The impact of statins on health services utilization and mortality in older adults discharged from hospital with ischemic heart disease: a cohort study
BMC Health Services Research volume 9, Article number: 198 (2009)
Cardiovascular disease (CVD) carries a high burden of morbidity and mortality and is associated with significant utilization of health care resources, especially in the elderly. Numerous randomized trials have established the efficacy of cholesterol reduction with statin medications in decreasing mortality in high-risk populations. However, it is not known what the effect of the utilization of these medications in complex older adults has had on mortality and on the utilization of health services, such as physician visits, hospitalizations or cardiovascular procedures.
This project linked clinical and hospital data from the Improving Cardiovascular Outcomes in Nova Scotia (ICONS) database with administrative data from the Population Health Research Unit to identify all older adults hospitalized with ischemic heart disease between October 15, 1997 and March 31, 2001. All patients were followed for at least one year or until death. Multiple regression techniques, including Cox proportional hazards models and generalized linear models were employed to compare health services utilization and mortality for statin users and non-statin users.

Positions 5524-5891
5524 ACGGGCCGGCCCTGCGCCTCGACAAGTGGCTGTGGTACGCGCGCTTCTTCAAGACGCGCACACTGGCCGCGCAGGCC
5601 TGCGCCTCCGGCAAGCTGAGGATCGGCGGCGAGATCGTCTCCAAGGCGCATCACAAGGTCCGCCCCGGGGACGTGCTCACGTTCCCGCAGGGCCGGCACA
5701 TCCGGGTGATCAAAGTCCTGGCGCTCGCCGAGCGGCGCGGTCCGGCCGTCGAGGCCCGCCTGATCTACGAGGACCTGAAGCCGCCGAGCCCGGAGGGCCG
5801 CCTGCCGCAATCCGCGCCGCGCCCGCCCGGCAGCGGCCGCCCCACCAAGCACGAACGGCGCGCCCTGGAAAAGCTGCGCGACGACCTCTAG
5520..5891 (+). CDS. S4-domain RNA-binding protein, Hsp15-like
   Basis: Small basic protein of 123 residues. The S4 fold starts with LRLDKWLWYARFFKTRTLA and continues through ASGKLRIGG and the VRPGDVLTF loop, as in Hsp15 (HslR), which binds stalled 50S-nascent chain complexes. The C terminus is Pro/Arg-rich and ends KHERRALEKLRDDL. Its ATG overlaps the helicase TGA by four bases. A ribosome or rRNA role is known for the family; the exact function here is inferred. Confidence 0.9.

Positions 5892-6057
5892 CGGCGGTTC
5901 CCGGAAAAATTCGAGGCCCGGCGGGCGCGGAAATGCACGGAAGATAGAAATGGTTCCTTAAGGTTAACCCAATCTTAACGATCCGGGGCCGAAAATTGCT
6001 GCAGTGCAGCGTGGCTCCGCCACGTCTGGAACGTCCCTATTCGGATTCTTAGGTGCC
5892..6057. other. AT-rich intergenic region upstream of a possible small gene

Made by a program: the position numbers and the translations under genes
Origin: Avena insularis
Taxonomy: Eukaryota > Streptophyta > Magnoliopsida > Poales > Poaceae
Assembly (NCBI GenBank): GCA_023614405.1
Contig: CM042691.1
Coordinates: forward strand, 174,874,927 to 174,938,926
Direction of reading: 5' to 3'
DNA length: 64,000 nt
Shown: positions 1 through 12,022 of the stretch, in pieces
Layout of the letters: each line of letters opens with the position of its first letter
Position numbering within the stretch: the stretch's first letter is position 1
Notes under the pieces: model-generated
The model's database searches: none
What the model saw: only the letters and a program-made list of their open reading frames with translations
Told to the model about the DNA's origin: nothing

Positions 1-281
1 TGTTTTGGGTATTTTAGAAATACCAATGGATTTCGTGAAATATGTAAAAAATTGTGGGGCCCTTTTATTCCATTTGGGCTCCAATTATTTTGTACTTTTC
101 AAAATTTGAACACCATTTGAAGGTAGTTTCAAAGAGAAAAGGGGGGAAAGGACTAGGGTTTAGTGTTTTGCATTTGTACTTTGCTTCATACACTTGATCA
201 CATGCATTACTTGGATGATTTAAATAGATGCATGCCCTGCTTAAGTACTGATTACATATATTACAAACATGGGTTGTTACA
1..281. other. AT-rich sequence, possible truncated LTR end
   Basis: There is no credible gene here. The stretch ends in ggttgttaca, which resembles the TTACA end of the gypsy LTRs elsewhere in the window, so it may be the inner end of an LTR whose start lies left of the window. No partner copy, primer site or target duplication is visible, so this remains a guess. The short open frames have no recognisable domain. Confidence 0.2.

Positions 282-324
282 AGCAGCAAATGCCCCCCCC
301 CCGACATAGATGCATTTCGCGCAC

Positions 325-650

Of 4232 older adults discharged alive from the hospital, 1629 (38%) received a statin after discharge. In multivariate models after adjustment for demographic and clinical characteristics, and propensity score, statins were associated with a 26% reduction in all- cause mortality (hazard ratio (HR) 0.74, 95% confidence interval (CI) 0.63-0.88). However, statin use was not associated with subsequent reductions in health service utilization, including re-hospitalizations (HR, 0.98, 95% CI 0.91-1.06), physician visits (relative risk (RR) 0.97, 95% CI 0.92-1.02) or coronary revascularization procedures (HR 1.15, 95% CI 0.97-1.36).
As the utilization of statins continues to grow, their impact on the health care system will continue to be important. Future studies are needed to continue to ensure that those who would realize significant benefit from the medication receive it.
Although mortality from cardiovascular disease (CVD) has been decreasing steadily in Canada, it is still the leading cause of death, accounting for 33% of all mortality in 2003 [1–3]. Patients with CVD have a high burden of morbidity and utilize significant health care resources, resulting in high health care costs. In 1998, CVD represented the most costly diagnostic category, accounting for a total cost of $18.5 billion in Canada (11.6% of total costs of all illnesses) [3, 4].
In several randomized controlled trials (RCTs) [5–12], the use of statins has been shown to substantially reduce the occurrence of morbidity and mortality in people with coronary artery disease. Consistent treatment effects across multiple groups, including older adults [13–17] have been demonstrated. The evidence on the efficacy of statins from these RCTs has led to widespread use of these medications in all age groups [18–20].